"I know that you know as well as I do how fast thoughts and associations can fly through your head. Youcan be in the middle of a creative meeting at your job or something,and enough material can rush through your head just in the littlesilences when people are looking over their notes and waiting for thenext presentation that it would take exponentially longer than thewhole meeting just to try to put a few seconds' silence's flood ofthoughts into words. This is another paradox,that many of the most important impressions and thoughts in a person'slife are ones that flash through your head so fast that fast isn'teven the right word, they seem totally different from or outside of theregular sequential clock time we all live by, and they have so littlerelation to the sort of linear, one-word-after-another-word English weall communicate with each other with that it could easily take a wholelifetime just to spell out the contents of one split-second's flash ofthoughts and connections, etc. – and yet we all seem to go aroundtrying to use English (or whatever language our native country happensto use, it goes without saying) to try to convey to other people whatwe're thinking and to find out what they're thinking, when in fact deepdown everybody knows it's a charade and they're just going through themotions. What goes on inside is just too fastand huge and all interconnected for words to do more than barely sketchthe outlines of at most one tiny little part of it at any given instant. The internal head-speed or whatever of these ideas, memories, realizations,emotions and so on is even faster, by the way – exponentially faster,unimaginably faster – when you're dying, meaning during thatvanishingly tiny nanosecond between when you technically die and whenthe next thing happens, so that in reality the cliché about people'swhole life flashing before their eyes as they're dying isn't all thatfar off – although the whole life here isn't really asequential thing where first you're born and then you're in the criband then you're up at the plate in Legion ball, etc., which it turnsout that that's what people usually mean when they say 'my whole life,'meaning a discrete, chronological series of moments that they add upand call their lifetime. It's not really like that. The best way I can think of to try to say it is that it all happens at once, but that at once doesn'treally mean a finite moment of sequential time the way we think of timewhile we're alive, plus that what turns out to be the meaning of theterm my life isn't even close to what we think we're talking about when we say 'my life.' Words and chronological time create all these total misunderstandings of what's really going on at the most basic level. Andyet at the same time English is all we have to try to understand it andtry to form anything larger or more meaningful and true with anybodyelse, which is yet another paradox.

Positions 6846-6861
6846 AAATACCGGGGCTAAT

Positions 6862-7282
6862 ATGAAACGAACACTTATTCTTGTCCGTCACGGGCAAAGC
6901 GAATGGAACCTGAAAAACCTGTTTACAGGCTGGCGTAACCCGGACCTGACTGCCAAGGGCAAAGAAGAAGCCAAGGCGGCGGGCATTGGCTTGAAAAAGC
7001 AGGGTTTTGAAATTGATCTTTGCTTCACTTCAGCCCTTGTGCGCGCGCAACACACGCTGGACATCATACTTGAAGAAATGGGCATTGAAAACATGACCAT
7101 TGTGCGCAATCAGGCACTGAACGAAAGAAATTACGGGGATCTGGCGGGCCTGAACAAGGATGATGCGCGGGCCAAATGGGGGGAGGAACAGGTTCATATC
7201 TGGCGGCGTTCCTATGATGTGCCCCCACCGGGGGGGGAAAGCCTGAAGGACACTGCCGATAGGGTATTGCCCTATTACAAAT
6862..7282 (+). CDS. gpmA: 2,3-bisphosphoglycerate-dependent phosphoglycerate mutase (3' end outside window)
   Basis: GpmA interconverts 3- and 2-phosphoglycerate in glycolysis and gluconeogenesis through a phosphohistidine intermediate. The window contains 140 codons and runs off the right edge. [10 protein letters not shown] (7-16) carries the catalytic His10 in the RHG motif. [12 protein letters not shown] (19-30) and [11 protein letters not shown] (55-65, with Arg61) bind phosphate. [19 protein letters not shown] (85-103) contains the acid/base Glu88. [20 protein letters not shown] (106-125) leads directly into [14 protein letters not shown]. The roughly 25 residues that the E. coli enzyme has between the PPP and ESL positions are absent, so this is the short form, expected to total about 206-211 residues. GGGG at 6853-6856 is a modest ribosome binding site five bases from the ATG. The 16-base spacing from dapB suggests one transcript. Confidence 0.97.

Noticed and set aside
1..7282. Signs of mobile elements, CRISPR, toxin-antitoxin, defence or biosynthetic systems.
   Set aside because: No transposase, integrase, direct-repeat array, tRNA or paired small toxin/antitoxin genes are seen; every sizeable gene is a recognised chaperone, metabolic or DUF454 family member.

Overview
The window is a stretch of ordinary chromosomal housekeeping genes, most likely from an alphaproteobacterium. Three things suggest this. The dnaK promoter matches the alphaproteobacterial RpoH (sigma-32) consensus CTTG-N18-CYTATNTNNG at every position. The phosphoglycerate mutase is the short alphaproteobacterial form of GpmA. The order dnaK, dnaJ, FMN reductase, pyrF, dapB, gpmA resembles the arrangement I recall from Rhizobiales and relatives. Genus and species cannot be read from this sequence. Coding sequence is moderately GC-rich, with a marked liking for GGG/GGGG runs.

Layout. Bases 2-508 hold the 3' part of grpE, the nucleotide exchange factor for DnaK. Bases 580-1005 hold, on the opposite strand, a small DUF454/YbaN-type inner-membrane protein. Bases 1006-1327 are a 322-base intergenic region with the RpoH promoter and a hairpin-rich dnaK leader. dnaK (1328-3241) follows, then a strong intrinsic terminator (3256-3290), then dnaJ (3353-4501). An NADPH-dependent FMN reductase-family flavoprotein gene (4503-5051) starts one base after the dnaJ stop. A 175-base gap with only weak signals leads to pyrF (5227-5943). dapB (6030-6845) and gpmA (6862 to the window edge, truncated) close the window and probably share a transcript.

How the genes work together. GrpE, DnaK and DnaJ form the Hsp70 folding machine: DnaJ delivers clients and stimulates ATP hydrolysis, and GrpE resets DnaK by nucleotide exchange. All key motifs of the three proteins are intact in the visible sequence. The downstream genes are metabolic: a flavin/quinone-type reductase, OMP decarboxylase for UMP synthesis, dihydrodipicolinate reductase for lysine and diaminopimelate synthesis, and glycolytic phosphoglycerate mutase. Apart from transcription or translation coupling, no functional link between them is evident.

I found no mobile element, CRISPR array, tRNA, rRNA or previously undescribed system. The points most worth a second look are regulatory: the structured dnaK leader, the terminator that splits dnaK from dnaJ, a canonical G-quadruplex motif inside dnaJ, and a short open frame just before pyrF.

"…the whole my whole life flashed before me phenomenonat the end is more like being a whitecap on the surface of the ocean,meaning that it's only at the moment you subside and start sliding backin that you're really even aware there's an ocean at all. Whenyou're up and out there as a whitecap you might talk and act as if youknow you're just a whitecap on the ocean, but deep down you don't thinkthere's really an ocean at all. It's almost impossible to."
--David Foster Wallace, "Good Old Neon"